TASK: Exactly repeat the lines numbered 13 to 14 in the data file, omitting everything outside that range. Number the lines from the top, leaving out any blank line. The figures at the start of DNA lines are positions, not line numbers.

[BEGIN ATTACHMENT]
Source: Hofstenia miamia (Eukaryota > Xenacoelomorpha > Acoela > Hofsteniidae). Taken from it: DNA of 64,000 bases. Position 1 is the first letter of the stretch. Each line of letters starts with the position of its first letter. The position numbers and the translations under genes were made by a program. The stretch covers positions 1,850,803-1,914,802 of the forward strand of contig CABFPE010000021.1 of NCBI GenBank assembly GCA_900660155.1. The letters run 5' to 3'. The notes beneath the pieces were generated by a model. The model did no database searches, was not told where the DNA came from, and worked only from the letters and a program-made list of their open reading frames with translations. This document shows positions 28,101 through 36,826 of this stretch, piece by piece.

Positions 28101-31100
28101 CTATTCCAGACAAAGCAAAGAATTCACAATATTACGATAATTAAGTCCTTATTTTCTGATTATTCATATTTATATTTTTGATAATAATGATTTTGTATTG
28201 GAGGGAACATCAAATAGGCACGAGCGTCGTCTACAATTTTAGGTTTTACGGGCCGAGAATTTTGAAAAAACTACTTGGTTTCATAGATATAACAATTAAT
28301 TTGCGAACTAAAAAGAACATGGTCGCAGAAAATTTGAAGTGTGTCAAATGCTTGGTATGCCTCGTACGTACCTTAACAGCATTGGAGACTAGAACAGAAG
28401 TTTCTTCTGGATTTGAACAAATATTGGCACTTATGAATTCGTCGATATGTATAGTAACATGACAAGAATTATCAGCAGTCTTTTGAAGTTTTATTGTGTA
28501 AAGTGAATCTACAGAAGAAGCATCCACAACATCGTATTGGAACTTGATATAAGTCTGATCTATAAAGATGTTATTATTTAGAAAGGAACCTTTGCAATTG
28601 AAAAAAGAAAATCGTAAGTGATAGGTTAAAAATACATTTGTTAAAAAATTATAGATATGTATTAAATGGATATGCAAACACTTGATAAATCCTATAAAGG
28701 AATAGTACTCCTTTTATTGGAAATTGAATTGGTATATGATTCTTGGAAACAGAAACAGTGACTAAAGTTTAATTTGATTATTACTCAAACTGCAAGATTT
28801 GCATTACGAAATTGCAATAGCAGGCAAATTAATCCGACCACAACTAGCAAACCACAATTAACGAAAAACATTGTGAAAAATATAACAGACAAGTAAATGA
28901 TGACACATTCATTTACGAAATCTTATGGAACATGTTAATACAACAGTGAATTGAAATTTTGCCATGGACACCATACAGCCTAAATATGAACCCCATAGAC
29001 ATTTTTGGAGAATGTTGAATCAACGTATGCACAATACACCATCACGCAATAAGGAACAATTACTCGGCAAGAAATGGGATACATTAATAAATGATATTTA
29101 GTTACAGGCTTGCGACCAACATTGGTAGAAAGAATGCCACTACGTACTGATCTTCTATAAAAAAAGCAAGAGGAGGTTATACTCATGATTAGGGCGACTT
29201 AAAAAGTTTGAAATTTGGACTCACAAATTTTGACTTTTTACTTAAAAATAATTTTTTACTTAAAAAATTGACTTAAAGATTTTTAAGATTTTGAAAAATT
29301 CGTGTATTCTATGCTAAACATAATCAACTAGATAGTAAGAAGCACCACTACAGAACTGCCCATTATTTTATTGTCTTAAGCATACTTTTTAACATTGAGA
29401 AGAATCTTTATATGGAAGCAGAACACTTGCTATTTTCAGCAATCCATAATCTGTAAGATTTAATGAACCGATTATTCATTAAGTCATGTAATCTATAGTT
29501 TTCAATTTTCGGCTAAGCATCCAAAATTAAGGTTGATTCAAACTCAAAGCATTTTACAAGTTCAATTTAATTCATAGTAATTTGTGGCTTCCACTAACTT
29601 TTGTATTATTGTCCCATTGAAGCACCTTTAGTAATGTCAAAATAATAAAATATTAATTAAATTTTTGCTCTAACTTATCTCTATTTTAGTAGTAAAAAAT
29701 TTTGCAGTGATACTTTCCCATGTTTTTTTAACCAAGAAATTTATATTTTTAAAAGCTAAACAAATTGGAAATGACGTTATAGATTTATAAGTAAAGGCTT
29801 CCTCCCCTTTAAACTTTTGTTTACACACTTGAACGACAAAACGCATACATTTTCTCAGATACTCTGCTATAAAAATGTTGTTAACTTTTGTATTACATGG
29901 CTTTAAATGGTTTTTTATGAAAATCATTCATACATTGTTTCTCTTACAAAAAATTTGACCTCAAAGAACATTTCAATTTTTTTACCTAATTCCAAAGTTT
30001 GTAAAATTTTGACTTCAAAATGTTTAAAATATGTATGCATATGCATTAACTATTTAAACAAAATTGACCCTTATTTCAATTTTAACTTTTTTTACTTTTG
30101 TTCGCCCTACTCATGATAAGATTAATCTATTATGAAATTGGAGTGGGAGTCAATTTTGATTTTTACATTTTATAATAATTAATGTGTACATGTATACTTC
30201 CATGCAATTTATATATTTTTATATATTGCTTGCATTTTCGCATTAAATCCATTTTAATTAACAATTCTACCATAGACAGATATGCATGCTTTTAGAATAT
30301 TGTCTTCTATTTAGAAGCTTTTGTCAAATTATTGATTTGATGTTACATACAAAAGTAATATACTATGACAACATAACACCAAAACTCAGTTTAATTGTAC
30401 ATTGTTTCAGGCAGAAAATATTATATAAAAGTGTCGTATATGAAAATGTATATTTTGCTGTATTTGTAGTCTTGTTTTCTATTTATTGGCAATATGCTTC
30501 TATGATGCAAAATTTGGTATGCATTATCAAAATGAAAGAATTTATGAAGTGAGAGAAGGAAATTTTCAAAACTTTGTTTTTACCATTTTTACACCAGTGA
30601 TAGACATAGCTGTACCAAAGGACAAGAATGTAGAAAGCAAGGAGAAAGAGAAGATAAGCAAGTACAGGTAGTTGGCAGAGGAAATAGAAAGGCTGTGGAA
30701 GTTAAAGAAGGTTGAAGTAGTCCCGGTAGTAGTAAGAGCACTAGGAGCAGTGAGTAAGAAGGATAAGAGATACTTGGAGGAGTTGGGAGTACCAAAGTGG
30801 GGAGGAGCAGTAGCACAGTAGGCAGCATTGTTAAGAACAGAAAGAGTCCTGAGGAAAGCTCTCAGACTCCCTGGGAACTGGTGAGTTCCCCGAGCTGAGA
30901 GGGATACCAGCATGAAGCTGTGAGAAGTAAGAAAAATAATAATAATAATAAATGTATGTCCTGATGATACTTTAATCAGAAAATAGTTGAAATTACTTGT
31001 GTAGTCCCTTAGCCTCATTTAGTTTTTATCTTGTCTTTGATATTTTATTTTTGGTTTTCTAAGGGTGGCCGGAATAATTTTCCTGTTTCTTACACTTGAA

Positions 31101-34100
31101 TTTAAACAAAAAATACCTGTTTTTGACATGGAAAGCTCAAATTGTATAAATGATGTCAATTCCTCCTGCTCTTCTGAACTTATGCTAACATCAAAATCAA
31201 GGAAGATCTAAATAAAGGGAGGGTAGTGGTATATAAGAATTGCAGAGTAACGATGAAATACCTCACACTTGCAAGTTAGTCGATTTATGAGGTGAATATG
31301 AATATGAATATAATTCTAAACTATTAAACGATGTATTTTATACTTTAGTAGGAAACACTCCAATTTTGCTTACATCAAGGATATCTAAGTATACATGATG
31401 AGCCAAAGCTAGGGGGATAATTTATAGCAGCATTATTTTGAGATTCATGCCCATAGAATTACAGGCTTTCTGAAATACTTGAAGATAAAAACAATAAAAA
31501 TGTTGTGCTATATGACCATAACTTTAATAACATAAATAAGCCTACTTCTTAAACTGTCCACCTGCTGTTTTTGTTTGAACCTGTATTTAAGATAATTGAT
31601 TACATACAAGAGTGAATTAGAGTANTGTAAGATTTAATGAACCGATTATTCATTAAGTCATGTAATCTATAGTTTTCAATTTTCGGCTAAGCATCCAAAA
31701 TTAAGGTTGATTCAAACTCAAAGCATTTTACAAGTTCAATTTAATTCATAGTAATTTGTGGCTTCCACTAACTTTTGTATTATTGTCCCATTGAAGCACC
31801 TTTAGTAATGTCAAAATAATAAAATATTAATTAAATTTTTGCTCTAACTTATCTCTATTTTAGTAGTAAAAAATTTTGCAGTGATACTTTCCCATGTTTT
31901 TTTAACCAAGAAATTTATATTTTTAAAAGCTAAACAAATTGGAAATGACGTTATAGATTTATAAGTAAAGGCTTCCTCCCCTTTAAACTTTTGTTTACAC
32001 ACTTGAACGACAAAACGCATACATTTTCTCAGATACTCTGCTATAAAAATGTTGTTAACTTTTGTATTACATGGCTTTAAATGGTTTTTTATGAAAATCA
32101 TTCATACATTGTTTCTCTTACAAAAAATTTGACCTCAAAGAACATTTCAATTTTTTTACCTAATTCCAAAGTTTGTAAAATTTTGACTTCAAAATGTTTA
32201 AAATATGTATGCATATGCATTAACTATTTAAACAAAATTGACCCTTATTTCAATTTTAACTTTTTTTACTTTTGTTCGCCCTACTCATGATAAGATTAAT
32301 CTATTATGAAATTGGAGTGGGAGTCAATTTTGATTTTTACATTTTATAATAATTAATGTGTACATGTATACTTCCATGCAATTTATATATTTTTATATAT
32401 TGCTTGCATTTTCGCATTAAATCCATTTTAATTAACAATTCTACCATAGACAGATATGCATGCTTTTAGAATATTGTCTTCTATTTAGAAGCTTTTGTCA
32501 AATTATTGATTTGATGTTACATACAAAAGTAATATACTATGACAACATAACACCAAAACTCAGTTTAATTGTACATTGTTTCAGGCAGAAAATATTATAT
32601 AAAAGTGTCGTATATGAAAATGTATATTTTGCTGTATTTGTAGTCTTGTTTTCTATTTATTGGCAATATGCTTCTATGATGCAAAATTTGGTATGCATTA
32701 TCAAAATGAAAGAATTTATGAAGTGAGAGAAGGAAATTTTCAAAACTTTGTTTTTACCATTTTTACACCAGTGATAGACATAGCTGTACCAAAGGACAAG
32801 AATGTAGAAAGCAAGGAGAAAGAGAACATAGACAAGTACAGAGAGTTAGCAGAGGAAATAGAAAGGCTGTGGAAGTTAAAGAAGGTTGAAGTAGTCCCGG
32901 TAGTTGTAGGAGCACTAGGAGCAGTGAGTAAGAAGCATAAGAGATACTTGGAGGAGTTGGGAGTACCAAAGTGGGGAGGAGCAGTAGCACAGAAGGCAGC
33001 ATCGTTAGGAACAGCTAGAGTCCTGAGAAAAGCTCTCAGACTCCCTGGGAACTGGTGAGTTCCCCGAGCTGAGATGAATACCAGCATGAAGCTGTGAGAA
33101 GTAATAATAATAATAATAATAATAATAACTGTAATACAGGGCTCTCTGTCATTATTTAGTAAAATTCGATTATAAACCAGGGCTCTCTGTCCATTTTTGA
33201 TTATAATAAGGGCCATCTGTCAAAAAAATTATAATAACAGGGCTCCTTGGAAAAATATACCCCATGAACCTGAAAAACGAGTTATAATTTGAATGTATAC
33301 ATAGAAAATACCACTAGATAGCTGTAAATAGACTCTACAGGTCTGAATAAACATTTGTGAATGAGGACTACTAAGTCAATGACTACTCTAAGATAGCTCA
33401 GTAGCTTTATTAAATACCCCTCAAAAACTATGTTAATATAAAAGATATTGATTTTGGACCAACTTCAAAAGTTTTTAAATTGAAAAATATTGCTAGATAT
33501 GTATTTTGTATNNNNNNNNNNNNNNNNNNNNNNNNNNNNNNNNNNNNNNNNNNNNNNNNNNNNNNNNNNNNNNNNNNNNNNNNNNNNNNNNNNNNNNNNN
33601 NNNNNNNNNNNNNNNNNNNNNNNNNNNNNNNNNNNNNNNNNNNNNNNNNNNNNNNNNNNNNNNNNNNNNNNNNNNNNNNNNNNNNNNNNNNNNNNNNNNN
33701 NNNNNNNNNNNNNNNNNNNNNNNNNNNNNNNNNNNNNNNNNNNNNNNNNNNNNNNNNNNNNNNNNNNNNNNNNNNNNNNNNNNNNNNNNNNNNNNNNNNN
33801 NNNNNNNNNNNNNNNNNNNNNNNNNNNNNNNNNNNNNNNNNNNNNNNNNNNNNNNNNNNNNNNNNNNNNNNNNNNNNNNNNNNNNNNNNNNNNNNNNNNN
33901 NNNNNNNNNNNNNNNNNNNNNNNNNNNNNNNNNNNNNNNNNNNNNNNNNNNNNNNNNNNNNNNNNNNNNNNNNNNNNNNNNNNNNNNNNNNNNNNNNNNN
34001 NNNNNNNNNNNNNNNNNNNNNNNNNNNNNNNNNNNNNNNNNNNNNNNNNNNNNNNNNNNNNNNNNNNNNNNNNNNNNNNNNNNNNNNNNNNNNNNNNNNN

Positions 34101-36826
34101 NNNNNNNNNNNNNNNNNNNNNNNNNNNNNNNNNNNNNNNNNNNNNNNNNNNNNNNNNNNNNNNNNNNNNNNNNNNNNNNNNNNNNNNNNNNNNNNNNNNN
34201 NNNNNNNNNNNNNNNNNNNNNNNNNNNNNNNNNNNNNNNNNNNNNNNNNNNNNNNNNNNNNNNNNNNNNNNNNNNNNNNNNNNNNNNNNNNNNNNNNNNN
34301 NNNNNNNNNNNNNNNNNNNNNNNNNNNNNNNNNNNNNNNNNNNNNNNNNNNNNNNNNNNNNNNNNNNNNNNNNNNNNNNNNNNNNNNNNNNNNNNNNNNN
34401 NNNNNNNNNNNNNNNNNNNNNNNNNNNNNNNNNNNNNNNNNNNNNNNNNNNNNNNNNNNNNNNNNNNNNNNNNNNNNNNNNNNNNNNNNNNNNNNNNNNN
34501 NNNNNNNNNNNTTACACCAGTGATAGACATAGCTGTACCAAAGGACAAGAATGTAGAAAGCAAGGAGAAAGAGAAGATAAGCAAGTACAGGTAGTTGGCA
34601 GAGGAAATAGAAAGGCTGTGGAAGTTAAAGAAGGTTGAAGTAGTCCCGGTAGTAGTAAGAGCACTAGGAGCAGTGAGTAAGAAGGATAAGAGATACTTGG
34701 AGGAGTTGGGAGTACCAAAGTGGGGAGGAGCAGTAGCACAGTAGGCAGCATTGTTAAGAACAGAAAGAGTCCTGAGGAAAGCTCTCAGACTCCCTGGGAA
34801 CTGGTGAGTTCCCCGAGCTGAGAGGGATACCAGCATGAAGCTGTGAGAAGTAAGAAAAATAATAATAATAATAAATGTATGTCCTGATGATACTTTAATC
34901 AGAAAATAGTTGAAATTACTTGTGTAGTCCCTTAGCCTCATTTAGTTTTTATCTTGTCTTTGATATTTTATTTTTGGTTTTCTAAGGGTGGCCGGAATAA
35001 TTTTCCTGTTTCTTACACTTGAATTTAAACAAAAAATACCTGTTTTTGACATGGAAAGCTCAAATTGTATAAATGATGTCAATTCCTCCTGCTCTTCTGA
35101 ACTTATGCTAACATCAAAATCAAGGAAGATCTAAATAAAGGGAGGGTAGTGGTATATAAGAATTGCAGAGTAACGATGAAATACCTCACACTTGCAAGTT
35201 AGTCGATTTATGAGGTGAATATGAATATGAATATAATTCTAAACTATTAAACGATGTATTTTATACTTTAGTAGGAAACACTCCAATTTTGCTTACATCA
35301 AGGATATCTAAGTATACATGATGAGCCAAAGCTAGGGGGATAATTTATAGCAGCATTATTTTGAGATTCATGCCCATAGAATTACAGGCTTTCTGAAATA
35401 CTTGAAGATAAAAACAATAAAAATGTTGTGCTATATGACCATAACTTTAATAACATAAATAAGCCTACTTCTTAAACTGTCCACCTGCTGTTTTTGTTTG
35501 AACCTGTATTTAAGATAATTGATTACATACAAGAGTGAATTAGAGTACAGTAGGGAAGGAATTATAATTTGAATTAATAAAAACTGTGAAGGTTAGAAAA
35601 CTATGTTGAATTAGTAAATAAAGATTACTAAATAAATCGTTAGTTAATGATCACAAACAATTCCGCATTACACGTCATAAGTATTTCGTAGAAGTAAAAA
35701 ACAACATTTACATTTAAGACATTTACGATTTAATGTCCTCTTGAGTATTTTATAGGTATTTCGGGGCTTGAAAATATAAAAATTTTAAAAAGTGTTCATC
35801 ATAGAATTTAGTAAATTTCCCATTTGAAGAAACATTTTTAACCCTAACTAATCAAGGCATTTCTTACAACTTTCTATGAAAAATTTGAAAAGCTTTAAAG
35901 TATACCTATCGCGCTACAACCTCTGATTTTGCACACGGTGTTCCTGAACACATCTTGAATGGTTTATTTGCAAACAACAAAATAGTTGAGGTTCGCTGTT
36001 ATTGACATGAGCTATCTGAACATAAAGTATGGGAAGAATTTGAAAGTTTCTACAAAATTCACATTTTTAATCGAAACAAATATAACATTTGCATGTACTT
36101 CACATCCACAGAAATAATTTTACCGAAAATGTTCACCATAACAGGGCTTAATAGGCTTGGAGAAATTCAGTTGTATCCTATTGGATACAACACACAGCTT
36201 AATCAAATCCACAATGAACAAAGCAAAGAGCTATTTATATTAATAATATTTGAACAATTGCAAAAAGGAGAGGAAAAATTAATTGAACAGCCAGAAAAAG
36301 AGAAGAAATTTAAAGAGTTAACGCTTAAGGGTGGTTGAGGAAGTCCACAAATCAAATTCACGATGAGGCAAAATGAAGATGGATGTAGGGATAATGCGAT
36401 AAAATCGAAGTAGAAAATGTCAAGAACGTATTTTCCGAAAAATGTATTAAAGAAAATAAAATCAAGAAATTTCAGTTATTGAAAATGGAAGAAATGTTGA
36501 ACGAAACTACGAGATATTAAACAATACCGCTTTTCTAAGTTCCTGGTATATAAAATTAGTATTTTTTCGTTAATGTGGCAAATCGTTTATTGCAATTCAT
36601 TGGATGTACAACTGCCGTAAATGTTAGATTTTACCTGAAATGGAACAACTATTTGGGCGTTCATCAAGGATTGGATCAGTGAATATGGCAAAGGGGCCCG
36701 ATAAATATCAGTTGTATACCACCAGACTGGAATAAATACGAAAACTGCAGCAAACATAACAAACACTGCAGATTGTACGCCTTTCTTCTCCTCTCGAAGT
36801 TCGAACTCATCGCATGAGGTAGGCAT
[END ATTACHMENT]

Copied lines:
29101 GTTACAGGCTTGCGACCAACATTGGTAGAAAGAATGCCACTACGTACTGATCTTCTATAAAAAAAGCAAGAGGAGGTTATACTCATGATTAGGGCGACTT
29201 AAAAAGTTTGAAATTTGGACTCACAAATTTTGACTTTTTACTTAAAAATAATTTTTTACTTAAAAAATTGACTTAAAGATTTTTAAGATTTTGAAAAATT